|Volume 4 Issue 4||“Building Confidence”||April 2006|
Welcome to those new members to our site as well as to this newsletter. We are a bit behind in getting these newsletters out, please bear with us.
I've handed out a lot of advice through DaveOsborne.com, but now I need some myself. For five days in May I was chosen to go to Mexico to investigate the possibility of construction work for a church camp in Rio Chico. I belong to the Shawnigan Alliance Church that is a member of the Christian and Missionary Alliance, which owns a church camp in Rio Chico, Chihuahua, Mexico. I went along with four other members of my church and our district leader. We indeed found out that there is a lot of work to do at Rio Chico. The first on our priority list is to build a water storage tank and filter system to improve the water for bathing, etc. The water is now being pumped from the river, which at this time of year is but a trickle. I have come to the conclusion that we could build a cistern from concrete and rocks to contain and store the water during the dry spell and treat this water with the use of a sand filter, whose outer shell would be made of concrete as well. If anyone out there has experience in this I would appreciate some information.
Here are some of the questions and my answers for the month:
Dave I'm trying to figure area in square inches of an irregular rectangle 2 sides being of the same length which is 7.75, and the top is 8.75, and the bottom is 11 7/8". i have several different area with different lengths, so if you can give me this formula I would appreciate it thanks in advance as this site is very helpful....... Thanks Brandy!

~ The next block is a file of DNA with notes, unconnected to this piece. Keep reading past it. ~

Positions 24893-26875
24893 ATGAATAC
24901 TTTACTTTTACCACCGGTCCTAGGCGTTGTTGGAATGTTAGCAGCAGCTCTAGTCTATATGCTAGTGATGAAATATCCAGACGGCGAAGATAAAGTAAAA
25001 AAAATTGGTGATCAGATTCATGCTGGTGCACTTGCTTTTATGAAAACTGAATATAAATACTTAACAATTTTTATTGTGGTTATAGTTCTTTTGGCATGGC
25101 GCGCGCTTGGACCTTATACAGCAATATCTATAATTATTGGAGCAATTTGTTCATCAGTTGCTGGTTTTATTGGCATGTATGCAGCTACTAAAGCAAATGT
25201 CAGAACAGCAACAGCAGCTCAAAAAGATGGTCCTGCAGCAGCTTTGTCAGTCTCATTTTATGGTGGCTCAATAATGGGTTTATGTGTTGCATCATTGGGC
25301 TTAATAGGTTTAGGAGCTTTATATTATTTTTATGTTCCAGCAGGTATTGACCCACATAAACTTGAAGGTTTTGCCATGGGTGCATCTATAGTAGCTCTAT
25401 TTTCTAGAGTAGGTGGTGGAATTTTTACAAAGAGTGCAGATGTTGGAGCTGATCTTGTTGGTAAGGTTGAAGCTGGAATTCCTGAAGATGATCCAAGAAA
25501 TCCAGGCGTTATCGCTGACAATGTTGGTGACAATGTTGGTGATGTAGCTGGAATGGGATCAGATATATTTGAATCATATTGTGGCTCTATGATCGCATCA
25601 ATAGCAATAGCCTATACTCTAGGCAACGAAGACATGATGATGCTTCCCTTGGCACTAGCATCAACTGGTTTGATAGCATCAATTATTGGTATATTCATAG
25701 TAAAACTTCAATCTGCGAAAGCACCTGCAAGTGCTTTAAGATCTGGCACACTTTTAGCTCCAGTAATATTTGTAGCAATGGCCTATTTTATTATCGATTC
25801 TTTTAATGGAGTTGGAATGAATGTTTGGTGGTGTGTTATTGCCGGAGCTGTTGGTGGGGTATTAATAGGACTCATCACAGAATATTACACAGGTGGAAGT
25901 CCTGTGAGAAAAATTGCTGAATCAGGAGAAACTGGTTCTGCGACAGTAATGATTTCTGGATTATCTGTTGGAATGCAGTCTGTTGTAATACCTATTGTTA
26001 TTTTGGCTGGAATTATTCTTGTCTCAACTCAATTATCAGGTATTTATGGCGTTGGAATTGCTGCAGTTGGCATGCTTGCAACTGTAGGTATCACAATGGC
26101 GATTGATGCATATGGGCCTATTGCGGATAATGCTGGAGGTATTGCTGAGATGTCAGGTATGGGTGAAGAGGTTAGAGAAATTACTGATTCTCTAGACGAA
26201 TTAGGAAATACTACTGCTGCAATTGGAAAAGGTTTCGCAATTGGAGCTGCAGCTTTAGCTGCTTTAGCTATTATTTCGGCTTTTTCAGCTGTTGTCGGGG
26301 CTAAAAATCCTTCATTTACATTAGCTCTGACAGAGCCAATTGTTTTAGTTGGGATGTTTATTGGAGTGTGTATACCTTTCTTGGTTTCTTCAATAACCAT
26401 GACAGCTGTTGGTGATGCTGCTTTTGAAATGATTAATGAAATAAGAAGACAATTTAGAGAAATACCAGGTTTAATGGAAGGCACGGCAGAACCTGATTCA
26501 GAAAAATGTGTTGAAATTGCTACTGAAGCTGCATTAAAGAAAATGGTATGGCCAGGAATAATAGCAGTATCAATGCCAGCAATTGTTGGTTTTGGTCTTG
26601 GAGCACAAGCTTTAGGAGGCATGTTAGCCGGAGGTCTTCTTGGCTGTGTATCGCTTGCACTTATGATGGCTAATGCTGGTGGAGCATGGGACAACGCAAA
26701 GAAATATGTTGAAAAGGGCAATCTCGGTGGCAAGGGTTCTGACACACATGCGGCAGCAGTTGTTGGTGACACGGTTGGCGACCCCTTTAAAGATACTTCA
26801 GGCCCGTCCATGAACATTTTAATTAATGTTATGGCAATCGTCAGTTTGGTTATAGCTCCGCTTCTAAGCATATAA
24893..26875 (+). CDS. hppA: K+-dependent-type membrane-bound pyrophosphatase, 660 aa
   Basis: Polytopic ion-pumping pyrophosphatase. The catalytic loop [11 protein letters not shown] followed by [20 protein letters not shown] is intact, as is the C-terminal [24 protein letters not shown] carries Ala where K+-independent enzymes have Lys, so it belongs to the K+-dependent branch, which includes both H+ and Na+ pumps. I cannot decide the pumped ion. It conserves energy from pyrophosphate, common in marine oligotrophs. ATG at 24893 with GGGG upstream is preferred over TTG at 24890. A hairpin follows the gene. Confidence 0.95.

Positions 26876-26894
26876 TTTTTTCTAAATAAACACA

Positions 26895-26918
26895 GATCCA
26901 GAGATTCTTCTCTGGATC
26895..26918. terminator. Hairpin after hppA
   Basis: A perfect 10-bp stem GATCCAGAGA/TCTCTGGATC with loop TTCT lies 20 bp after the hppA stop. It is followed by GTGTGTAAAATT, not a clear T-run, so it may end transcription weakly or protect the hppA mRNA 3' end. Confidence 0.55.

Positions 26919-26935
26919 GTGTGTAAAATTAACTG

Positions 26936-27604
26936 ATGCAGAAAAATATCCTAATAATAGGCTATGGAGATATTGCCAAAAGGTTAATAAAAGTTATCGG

This is a trapezoid (a four-sided figure that has two of its sides parallel to each other). Take the average length of the parallel sides. That is, add the two lengths (8.75 plus 11.875 = 20.625) and divide the total by 2 (= 10.312). The average length of your top and bottom is 10.312. Then multiply this average length by the height (10.312 X 7.75 = 79.922) to give the area. Here is the formula:
Area of a trapezoid = height X (top + bottom) / 2
Hi Dave, Lots of people "trim out" their windows different than others. What's your prefered way of installing window trim?
Are you referring to the inside or outside?
Hi Dave, Sorry for being so vague. The inside trim. After the "stool" is installed, where do you start next? The top head or the side piece?
If installing a window stool instead of the picture frame casing, this is the way I do it. Install the stool first, have it extend beyond the vertical casing at least 1". Install the upper casing as normal. Install the apron, under the sill, with the ends of the apron directly under the outside edge of the casing.
Here is a drawing:
I have drywall return in my own home and did the window stoop and apron like this:
I have round circle head windows in the living room, family room, and foyer and kept that theme with my door casing, as shown here:
Hi Dave, We are planning to add onto our existing 14x52 block basement (double its width). What do you think about wood foundations and wall. Our soil is pure sand and we are located smack-dab on top of a dry ridge. The drainage is great. All runoff flows away from the house. We are in northern Minnesota. Thanks, Rich
I don't have a problem with pressure treated wood foundations in dry climates. I put one in for a guy I built a house for in the interior of British Columbia, where it is quite dry. The next house I built for him he went with the conventional concrete foundation. Remember the depth you have to go to get below the frost line. A foundation wall not only holds up the house it holds back a fair weight of dirt, as well.